After about a week, my brother Paul brought me a clipboard and a black Sharpie. I grabbed the pen and wrote a long list of instructions. When I was done, I showed it to Jim. He squinted. “What is this?” he said.
I looked at what I’d written. With my brain stem still healing, my hand-eye coordination was a mess. My list was totally incomprehensible. I couldn’t stand it. I threw the clipboard against the wall. “I know this is awful for you,” Jim said. “But the kids and I are handling things at home. Seriously. That’s the last thing you need to worry about right now.”
My eyes met his. Who was he kidding? I pictured piles of pizza boxes scattered about the apartment. The sink full of dishes. Dirty laundry everywhere. That wasn’t what bothered me most. I missed the little rug rats, their hugs with their greasy, grimy fingers, their hair that forever needed combing, Katie’s riddles that made no sense, Marre’s stories that went on and on. Things I’d so often thought as annoyances, keeping me from getting the work of being a mother done.
Slowly I grew well enough to stand and walk short distances with the help of a physical therapist. But I still couldn’t eat or drink. The trach in my throat kept me from speaking. Every day, Jim came to visit and assured me he had things under control. He went over the plans for the week, what each of the kids was doing. He’d mastered the after-school schedule. On top of that, he’d made a detailed chart for when friends and family should visit each day, so I was never alone. This man who had made being a sloth into an art form. I saw him in an entirely new light. Like Winston Churchill in his war room. Only funnier.
After about three weeks, I was strong enough to leave the hospital and come home. But I was mostly confined to bed. Still eating through a tube, breathing with the help of a machine.
Jim, along with Sister Mary (a nun who happens to be an RN and a dear friend), led me into our apartment and to my waiting bed. The kids were out, so I could get settled first. Finally I heard the familiar sounds of their arrival. But I had to wait while they each took showers, per doctor’s orders, for infection control.
At last, the five of them stood awkwardly in front of my bed. A feast for my eyes. Seven-year-old Katie was like Florence Nightingale, concerned about my temperature, my comfort. My four- and five-year-olds, Patrick and Michael, carried toy doctor kits and used their plastic instruments to assess my condition. Then they brought in gigantic shiny helium balloons that spelled out WE LOVE U!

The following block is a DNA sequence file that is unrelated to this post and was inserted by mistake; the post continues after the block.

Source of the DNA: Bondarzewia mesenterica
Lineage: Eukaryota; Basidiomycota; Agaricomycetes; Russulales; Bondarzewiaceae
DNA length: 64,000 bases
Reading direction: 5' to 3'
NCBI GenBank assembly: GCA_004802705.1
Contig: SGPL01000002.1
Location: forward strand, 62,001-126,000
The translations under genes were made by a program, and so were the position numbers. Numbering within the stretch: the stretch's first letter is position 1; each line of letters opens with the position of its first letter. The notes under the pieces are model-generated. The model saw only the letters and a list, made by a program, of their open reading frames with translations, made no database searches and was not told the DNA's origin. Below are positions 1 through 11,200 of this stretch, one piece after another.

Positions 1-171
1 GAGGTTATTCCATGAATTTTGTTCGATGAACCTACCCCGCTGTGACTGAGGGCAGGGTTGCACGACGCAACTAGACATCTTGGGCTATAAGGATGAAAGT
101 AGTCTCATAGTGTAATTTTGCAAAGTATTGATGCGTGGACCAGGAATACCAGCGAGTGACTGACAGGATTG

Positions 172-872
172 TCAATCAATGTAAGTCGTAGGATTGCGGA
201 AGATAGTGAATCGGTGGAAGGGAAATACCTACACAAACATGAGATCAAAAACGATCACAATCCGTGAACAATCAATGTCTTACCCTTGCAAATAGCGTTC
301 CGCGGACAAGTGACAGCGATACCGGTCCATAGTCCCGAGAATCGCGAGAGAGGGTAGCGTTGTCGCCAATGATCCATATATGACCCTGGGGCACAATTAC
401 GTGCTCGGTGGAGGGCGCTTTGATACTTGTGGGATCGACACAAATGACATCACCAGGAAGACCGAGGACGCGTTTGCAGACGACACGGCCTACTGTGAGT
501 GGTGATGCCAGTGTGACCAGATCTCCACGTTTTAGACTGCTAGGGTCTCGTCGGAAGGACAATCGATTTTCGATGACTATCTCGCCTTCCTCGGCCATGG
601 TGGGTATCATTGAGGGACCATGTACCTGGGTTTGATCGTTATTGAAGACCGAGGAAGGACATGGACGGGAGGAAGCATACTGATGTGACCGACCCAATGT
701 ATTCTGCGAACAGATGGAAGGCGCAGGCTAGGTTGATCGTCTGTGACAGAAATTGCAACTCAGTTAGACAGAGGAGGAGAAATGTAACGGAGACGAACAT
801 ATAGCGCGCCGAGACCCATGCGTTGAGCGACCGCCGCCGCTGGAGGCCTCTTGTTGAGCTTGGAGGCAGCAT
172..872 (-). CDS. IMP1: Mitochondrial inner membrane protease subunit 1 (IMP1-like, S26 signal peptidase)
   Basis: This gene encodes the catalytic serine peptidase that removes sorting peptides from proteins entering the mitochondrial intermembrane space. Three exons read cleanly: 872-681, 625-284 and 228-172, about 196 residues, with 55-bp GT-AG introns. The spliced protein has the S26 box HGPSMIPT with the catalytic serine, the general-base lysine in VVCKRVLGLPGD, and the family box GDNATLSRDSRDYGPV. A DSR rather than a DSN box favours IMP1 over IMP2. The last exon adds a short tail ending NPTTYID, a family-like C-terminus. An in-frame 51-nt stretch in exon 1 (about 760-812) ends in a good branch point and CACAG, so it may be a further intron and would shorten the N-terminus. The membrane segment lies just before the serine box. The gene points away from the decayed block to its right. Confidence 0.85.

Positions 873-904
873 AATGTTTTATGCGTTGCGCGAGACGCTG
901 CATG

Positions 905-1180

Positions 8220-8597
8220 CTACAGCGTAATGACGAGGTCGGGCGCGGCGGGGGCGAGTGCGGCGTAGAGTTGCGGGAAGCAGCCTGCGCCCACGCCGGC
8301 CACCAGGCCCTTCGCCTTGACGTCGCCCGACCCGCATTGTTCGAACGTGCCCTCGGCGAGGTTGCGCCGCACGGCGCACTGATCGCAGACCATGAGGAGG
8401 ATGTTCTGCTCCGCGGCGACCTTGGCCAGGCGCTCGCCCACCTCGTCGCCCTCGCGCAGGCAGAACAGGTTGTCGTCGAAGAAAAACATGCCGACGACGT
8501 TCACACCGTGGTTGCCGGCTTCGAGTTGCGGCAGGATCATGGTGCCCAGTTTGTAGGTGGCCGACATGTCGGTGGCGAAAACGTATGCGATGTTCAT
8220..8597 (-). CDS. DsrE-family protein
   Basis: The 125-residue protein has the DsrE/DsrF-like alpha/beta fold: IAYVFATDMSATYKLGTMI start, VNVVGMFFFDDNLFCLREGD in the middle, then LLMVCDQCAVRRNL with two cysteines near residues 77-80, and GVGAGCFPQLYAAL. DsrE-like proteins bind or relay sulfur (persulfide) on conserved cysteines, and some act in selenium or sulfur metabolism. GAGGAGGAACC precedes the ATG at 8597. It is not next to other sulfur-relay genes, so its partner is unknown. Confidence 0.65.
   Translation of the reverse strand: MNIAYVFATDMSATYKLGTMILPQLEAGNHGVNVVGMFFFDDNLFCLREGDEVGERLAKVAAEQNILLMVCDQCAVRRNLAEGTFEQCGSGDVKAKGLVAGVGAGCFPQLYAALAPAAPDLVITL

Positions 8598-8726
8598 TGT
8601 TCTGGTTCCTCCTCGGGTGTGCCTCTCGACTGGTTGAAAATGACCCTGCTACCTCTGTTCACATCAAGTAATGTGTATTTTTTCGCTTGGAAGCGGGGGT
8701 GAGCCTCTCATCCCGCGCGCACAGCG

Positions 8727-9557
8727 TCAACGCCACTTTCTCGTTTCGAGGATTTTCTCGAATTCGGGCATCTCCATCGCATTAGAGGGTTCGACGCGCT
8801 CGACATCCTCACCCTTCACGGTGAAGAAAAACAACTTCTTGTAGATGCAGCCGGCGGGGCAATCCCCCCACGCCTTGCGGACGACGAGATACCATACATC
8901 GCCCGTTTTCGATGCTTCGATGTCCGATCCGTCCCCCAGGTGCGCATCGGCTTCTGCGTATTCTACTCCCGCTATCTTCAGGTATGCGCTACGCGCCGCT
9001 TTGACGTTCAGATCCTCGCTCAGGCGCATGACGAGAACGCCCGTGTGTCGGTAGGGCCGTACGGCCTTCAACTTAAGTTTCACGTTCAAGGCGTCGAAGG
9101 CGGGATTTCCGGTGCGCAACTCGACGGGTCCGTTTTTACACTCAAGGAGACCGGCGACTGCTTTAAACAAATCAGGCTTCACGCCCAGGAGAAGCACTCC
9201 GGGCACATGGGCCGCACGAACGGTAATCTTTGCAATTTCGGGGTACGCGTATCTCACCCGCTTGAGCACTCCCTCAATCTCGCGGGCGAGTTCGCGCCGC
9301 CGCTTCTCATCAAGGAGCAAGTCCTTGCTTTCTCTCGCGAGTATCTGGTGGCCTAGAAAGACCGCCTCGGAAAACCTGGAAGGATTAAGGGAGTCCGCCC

I was back. Not as executive producer of Team Gaffigan. But I didn’t care. At least not the way I would have before the tumor. I was surrounded by love and family, and that’s all that mattered. It had taken me literally not being able to move for God to get my attention, to show me my kids didn’t need me to be the family showrunner. They needed a mom who would listen to their rambling stories, who would cuddle with them or watch a favorite TV show together. Go on a picnic in the park. Play Legos. Just be with them. I was ready to get started.
But first I had to get well enough to get out of bed by myself, to breathe on my own. That took weeks—a long, frustrating wait I didn’t handle with grace. But every day I was reminded of how the kids were stepping up, helping with chores I had never delegated to them. Laundry was getting done. Meals were being made. Jim even let the older kids go on outings alone, taking the subway. Something I never let them do.
So many times I wanted to take charge again, to direct the action, but I couldn’t. Instead, I had to let go. It wasn’t only my body that was getting stronger but my will, my desire, to make a change. To heal, not only physically but spiritually, and learn to trust God fully.
Finally I was able to get about and speak again. My occupational therapist told me I was ready for something more challenging. “Take on something meaningful to you,” she said.
I thought for a moment. There was so much I wanted to get to. “Can I clean out my basement?” I said.
“I was thinking more like making breakfast for your kids,” she said.
Duh. The kids. I could see God looking down on me, thinking: What is it going to take for this woman to get it?
I went to the fridge, got out a carton of eggs and began cracking them into a pan. I only lightly stir my scrambled eggs so they come out with big pockets of yolk and a few white pieces. This was my first time cooking since the tumor. Soon the apartment was filled with smell of cooking eggs and Katie sauntered into the kitchen.
“Mommy, I love the way you make scrambled eggs,” she said. “You don’t make little crumbles like everybody else does.”
I beamed. “Katie, would you like me to teach you how to make them?” She pulled up a chair next to the stove. I showed her how to crack the eggs, then push the edges into the middle of the pan and fold them on top of each other. She quickly mastered it. Wonderful. Lesson finished.
“Mom, now can you teach me how to make a sunny-side up?” she asked. In my mind, I heard what I would have said pre-tumor, What do you think this is, Denny’s? I have to clean out the basement.
“I’d love to,” I said. And that’s what we did.
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Jeannie Gaffigan is the author of When Life Gives You Pears: The Healing Power of Family, Faith, and Funny People, published October 2019 by Grand Central Publishing.